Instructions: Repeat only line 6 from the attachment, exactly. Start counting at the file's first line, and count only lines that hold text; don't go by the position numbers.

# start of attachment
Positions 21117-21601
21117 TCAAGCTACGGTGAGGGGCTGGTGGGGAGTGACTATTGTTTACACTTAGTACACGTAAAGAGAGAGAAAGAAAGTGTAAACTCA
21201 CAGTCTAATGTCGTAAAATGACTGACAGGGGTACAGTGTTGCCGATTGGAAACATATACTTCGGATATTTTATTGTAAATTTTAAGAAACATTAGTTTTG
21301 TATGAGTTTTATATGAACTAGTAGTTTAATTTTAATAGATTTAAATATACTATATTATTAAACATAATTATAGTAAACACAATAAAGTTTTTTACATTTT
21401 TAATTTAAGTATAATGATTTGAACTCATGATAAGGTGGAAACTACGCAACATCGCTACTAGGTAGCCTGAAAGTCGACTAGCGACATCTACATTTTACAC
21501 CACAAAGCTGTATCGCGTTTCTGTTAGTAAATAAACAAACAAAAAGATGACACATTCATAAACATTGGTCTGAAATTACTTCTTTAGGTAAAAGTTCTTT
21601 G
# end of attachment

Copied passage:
21501 CACAAAGCTGTATCGCGTTTCTGTTAGTAAATAAACAAACAAAAAGATGACACATTCATAAACATTGGTCTGAAATTACTTCTTTAGGTAAAAGTTCTTT